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developed technology and expertise to design and construct instruments that are based on dielectric, optical, flurescence spectrosoppy ultrasonics and rheology concepts. Our instruments are designed to measure physical properties of materials in real-time as thy are processed, including: Dielectric properties Dielectric measurements Dielectric spectroscopy Dielectric relaxation Fluorescence spectroscopy Optical transmission
Fluorescence based temperature

Fluorescence based temperature profiles Ultrasonic velocity Viscosity Thermodynamic and equation of state properties Rheology Optical fiber sensor technology Industrial and R&D applications to polymer process monitoring, materials compounding and chemical mixing are special interests of T Bur Associates. Our newest instrument is the dielectric slit die, an on-line multi-functional system. The dielectric slit die is shown attached to a twin screw extruder during the compounding of nylon 6 with clay. With this instrument dielectric, optical and reheological properties of the processed
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resin can be obtained in real-time. The collection of data from several sensors yields a multi-faced picture of resin physical properties and process in

B) INTRODUCTION OF SUBJECT: WORKING CAPITAL MANAGEMENT-I


Definition:Working capital is the amount of funds necessary to cover the cost of operating the enterprises. -by Shubin.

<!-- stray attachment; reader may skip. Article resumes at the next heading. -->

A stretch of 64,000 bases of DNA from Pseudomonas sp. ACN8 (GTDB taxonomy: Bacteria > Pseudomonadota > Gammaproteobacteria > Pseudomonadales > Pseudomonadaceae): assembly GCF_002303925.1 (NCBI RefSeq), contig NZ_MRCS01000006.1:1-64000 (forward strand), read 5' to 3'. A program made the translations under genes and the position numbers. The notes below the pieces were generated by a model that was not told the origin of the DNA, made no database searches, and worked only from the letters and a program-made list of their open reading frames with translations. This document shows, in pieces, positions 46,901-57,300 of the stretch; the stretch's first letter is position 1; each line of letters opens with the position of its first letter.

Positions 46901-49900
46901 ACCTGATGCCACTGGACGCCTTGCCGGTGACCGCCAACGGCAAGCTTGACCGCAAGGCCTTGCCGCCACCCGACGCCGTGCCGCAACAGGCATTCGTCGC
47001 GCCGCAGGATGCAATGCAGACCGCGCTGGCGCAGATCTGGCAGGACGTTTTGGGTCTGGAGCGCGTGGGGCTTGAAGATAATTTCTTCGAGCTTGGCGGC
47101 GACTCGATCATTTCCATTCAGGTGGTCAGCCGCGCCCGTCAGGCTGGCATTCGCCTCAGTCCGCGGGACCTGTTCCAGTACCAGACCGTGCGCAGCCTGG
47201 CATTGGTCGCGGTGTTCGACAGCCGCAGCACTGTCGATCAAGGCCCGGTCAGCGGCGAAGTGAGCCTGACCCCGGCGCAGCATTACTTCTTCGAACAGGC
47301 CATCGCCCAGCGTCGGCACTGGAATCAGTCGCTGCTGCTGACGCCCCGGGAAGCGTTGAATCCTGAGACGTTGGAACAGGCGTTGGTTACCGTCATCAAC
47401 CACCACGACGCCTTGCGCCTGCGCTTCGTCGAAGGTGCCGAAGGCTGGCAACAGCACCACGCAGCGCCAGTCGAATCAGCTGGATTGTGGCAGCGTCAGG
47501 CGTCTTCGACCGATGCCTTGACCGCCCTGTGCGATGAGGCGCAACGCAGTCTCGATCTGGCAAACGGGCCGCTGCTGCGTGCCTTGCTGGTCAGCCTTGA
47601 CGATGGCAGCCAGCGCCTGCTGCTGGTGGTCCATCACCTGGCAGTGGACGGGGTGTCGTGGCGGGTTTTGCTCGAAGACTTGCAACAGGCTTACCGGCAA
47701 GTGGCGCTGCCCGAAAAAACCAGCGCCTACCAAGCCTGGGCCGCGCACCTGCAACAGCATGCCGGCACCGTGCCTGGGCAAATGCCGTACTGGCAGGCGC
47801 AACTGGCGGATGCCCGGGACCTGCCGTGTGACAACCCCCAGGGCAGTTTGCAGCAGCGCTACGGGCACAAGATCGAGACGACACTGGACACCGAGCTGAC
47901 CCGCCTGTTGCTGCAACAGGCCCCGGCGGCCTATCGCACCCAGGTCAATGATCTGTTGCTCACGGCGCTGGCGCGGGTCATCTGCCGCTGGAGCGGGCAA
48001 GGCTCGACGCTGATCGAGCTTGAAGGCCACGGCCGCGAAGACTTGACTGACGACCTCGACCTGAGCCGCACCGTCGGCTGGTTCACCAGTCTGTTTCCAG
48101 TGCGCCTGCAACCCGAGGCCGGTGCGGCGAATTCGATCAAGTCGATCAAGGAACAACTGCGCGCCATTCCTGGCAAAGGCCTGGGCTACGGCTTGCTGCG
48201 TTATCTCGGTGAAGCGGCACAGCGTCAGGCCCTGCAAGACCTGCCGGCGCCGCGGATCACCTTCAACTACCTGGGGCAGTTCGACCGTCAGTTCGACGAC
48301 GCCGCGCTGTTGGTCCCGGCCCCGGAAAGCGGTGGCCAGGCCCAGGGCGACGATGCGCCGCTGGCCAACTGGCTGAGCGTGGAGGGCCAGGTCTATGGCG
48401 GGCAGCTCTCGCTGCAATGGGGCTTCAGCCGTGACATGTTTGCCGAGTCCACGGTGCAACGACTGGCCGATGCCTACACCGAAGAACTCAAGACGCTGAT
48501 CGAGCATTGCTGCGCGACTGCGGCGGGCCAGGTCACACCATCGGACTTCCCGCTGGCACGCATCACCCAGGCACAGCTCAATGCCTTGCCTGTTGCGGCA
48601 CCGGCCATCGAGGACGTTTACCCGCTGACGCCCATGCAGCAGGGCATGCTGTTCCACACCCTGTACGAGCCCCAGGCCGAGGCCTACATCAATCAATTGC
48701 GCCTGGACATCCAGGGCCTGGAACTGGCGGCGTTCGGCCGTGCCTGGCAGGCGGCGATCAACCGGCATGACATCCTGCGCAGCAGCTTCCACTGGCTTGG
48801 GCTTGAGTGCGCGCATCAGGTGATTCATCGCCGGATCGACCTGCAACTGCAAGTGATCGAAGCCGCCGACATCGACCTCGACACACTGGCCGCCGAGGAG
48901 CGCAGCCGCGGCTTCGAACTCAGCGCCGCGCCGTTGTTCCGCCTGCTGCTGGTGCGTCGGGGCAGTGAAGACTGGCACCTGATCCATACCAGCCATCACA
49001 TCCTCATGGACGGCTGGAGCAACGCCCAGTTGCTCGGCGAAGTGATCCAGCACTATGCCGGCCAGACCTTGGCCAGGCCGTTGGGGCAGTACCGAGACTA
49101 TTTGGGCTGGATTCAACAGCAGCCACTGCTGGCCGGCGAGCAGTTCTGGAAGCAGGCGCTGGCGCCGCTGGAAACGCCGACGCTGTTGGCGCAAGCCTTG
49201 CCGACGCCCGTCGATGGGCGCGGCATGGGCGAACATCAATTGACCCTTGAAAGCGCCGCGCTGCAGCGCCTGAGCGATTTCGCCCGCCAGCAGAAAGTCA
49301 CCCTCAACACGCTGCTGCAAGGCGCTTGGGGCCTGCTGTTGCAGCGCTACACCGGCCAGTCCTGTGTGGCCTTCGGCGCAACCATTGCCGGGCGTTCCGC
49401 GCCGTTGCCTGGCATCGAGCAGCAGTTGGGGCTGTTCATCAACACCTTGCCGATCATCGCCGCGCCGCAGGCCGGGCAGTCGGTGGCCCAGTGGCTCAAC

Meaning of working capital:Capital required for a business can be classified under two main categories viz., i) ii) Fixed capital and Working capital Every business needs funds for two purposes for its establishment and to carry out its day-to-day operations. Long-term funds are required to create production facilities through purchase of fixed assets such as plant and machinery, land etc. Investments in these assets represent that part of firms capital which is blocked on a permanent or fixed basis is called fixed capital.

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Funds are also needed for short term purpose for the purchase of raw materials, payment of wages and other day-to-day expenses, etc. these funds are known as working capital. In simple words, working capital refers to that part of the firms capital, which is required for financing short term or current assets such as cash, marketable securities, debtors and inventories. Kinds of working capital: Working capital may be classified in two ways: a) b) On the basis of concept. On the basis of time.

Kinds of working capital

On the basis of concept

On the basis of time

Gross Working Capital

Net working capital

Permanent or fixed working Capital

Temporary or variable working capital

Regular

Reserve

Seasonal

Special
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working capital